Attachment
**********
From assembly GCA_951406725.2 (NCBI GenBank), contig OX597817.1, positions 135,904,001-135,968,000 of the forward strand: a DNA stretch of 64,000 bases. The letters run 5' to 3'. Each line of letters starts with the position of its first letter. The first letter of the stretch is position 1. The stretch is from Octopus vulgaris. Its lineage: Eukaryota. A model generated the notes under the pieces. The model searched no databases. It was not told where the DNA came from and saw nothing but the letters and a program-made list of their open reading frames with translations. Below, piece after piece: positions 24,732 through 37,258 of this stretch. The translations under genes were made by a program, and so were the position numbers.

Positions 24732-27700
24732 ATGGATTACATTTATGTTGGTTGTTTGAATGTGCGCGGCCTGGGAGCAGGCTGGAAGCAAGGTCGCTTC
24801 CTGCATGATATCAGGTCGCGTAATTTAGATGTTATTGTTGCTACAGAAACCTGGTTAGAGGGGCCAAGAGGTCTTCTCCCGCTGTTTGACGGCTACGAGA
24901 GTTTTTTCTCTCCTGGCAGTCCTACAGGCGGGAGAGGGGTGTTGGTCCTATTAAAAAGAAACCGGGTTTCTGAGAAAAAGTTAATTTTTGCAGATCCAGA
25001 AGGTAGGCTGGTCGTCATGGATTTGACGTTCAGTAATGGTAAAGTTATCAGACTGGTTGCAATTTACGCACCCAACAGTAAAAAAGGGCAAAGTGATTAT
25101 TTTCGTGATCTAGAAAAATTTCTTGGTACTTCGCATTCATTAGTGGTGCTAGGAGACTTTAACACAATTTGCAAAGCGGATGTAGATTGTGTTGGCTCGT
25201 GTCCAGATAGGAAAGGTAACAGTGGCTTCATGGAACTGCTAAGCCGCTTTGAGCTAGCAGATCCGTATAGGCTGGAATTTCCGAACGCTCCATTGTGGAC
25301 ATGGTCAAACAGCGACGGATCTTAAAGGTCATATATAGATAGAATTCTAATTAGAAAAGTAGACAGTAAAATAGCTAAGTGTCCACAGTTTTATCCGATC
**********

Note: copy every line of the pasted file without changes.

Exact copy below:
From assembly GCA_951406725.2 (NCBI GenBank), contig OX597817.1, positions 135,904,001-135,968,000 of the forward strand: a DNA stretch of 64,000 bases. The letters run 5' to 3'. Each line of letters starts with the position of its first letter. The first letter of the stretch is position 1. The stretch is from Octopus vulgaris. Its lineage: Eukaryota. A model generated the notes under the pieces. The model searched no databases. It was not told where the DNA came from and saw nothing but the letters and a program-made list of their open reading frames with translations. Below, piece after piece: positions 24,732 through 37,258 of this stretch. The translations under genes were made by a program, and so were the position numbers.

Positions 24732-27700
24732 ATGGATTACATTTATGTTGGTTGTTTGAATGTGCGCGGCCTGGGAGCAGGCTGGAAGCAAGGTCGCTTC
24801 CTGCATGATATCAGGTCGCGTAATTTAGATGTTATTGTTGCTACAGAAACCTGGTTAGAGGGGCCAAGAGGTCTTCTCCCGCTGTTTGACGGCTACGAGA
24901 GTTTTTTCTCTCCTGGCAGTCCTACAGGCGGGAGAGGGGTGTTGGTCCTATTAAAAAGAAACCGGGTTTCTGAGAAAAAGTTAATTTTTGCAGATCCAGA
25001 AGGTAGGCTGGTCGTCATGGATTTGACGTTCAGTAATGGTAAAGTTATCAGACTGGTTGCAATTTACGCACCCAACAGTAAAAAAGGGCAAAGTGATTAT
25101 TTTCGTGATCTAGAAAAATTTCTTGGTACTTCGCATTCATTAGTGGTGCTAGGAGACTTTAACACAATTTGCAAAGCGGATGTAGATTGTGTTGGCTCGT
25201 GTCCAGATAGGAAAGGTAACAGTGGCTTCATGGAACTGCTAAGCCGCTTTGAGCTAGCAGATCCGTATAGGCTGGAATTTCCGAACGCTCCATTGTGGAC
25301 ATGGTCAAACAGCGACGGATCTTAAAGGTCATATATAGATAGAATTCTAATTAGAAAAGTAGACAGTAAAATAGCTAAGTGTCCACAGTTTTATCCGATC